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Alpacas arrive in the Animal Walk

Today we got to welcome two new arrivals to the Horniman Gardens.

  • Alpaca Arrival, George and Percy make their way out of the trailer, Photo by Vicky Pearce
    George and Percy make their way out of the trailer, Photo by Vicky Pearce
  • Alpaca Arrival, The new arrivals make their way through the Gardens to the Animal Walk, Photo by Vicky Pearce
    The new arrivals make their way through the Gardens to the Animal Walk, Photo by Vicky Pearce

George and Percy are two young male alpacas who will be making themselves at home in the Animal Walk.

  • Alpaca Arrival, George and Percy survey their new surroundings, Photo by Vicky Pearce
    George and Percy survey their new surroundings, Photo by Vicky Pearce

Over the coming weeks they will be settling in and getting to know Cat and the rest of the Animal Keepers before the Animal Walk opens later this Summer.

  • Alpaca Arrival, Animal Keeper Cat gets to know the new arrivals, Photo by Vicky Pearce
    Animal Keeper Cat gets to know the new arrivals, Photo by Vicky Pearce

These three aren't too sure about the new boys - they've never seen sheep with such long necks before! Either that or they're just upset at having their limelight stolen.

  • Alpaca Arrival, The sheep aren't so sure, Photo by Vicky Pearce
    The sheep aren't so sure, Photo by Vicky Pearce

George and Percy are here on a holiday from their home in Kent, and will stay here until our own alpaca pair is ready to move in. We hope they feel at home during their stay and that lots of our visitors are able to meet and greet them before they head back.

  • Percy, Photo by Vicky Pearce
    , Photo by Vicky Pearce
  • George, Photo by Vicky Pearce
    , Photo by Vicky Pearce

If you do spot them from the Gardens, they're pretty easy to tell apart. Percy is a little taller, and almost white in colour, while George is a smaller chap in a light brown colour called 'fawn'.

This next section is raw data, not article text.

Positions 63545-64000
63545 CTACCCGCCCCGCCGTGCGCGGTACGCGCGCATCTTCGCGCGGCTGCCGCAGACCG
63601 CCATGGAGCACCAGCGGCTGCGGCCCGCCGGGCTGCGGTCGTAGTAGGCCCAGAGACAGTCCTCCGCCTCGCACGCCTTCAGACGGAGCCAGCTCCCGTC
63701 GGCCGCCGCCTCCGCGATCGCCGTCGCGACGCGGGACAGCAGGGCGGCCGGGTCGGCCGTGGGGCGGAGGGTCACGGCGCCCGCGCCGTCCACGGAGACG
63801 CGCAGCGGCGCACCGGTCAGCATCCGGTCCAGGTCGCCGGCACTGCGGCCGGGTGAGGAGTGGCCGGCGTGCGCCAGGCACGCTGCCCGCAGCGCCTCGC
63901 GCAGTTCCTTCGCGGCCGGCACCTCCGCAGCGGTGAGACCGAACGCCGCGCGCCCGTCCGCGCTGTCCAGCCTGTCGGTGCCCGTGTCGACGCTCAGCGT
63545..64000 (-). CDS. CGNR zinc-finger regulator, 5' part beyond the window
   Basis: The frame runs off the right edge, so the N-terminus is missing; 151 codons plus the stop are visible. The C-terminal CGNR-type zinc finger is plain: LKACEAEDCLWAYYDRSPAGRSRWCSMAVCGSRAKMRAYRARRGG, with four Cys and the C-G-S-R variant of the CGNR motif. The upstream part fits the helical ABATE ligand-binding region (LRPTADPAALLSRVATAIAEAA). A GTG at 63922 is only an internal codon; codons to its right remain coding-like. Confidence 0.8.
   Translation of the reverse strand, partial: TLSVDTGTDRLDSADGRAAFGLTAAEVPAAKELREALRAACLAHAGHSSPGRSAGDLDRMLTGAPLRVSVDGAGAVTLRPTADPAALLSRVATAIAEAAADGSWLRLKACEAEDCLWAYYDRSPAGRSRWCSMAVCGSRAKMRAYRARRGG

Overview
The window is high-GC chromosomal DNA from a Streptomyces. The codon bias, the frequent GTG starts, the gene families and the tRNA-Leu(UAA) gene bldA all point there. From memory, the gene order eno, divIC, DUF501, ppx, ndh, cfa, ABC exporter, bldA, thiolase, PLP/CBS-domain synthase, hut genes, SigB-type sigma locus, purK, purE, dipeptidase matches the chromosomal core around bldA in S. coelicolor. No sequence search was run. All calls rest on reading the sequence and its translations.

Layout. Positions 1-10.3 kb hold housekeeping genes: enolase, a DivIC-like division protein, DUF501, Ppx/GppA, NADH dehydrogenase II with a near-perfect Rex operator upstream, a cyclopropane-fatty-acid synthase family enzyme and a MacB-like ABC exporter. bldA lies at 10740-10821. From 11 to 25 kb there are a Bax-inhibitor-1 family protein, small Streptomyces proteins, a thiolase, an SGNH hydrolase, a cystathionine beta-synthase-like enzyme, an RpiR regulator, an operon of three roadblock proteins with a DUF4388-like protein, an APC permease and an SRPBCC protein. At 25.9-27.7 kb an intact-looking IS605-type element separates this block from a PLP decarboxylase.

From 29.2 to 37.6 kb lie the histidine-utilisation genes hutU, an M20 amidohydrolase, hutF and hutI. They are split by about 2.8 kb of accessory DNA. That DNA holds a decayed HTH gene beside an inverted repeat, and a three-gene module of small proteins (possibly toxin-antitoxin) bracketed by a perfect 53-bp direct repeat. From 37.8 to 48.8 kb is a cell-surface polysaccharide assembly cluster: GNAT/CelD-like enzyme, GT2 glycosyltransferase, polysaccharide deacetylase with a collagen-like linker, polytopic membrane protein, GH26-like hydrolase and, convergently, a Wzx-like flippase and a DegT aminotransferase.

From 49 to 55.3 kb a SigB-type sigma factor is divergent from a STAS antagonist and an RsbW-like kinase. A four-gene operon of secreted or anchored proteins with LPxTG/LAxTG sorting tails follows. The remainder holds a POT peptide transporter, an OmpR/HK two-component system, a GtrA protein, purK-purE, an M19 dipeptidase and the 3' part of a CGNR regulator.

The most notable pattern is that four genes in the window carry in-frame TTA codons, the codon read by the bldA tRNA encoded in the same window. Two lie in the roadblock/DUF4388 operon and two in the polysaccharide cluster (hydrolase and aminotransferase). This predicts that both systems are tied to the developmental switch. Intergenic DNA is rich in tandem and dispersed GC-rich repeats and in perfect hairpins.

• Alpaca Arrival, George and Percy start to settle in, Photo by Vicky Pearce
    George and Percy start to settle in, Photo by Vicky Pearce

There are still a few smaller animals to arrive in the Animal Walk before opening. They will all spend time getting to know their new keepers and surroundings, while we make sure they are ready for their admiring public. Watch this space for further updates.

The Horniman Sheep Shearing

Last week, our sheep experienced an important moment in their lives: they were shorn for the first time. We popped down to the Animal Walk to capture the big day on camera, although we're not quite sure the sheep appreciated the audience.

Here's a reminder of what Ted, our Oxford Down sheep, looked like pre-shearing.

Animal Keeper Cat introduces Ted to Tom, assuring him our sheep are well-handled and promise to behave.

  • Sheep Shearing, Animal Keeper Cat makes introductions
    Animal Keeper Cat makes introductions

At first, Ted wasn't quite sure what to make of it.

  • Sheep Shearing, Tom gets to work
    Tom gets to work

But he soon settled down and let Tom do the tricky bits.

Oxford Down sheep are traditionally left with a 'top knot' of fleece. This distinguishes them from other breeds which might look quite similar once shorn.

These guys are next.

All done! Ted seems quite proud of his new look.

  • Sheep Shearing, Ted sporting his new look
    Ted sporting his new look

George inspects what he's sure used to be Ted. Maybe a little nervous that it's his turn next?

  • Sheep Shearing, George patiently waits his turn while Ted's fleece is tidied away.
    George patiently waits his turn while Ted's fleece is tidied away.

Tom also showed us how to roll up a whole fleece, using a twist to fasten it in one bundle.

  • Sheep Shearing, The last fleece of the day is neatly rolled and twisted
    The last fleece of the day is neatly rolled and twisted

The fleece will be washed, picked, carded, spun and finally knitted. We'll share the final product with you once all the hard work is done.

  • Sheep Shearing, Ted's fleece neatly tidied away, ready to be used
    Ted's fleece neatly tidied away, ready to be used

It wasn't long before we had three (slightly smaller) very sharp-looking sheep.

  • Sheep Shearing, Three sharp-looking sheep
    Three sharp-looking sheep

Thanks, Tom!

The Horniman Gardens Animal Walk will open this Summer. Before it does, you can still visit the sheep in their paddock next to the Pavilion building.

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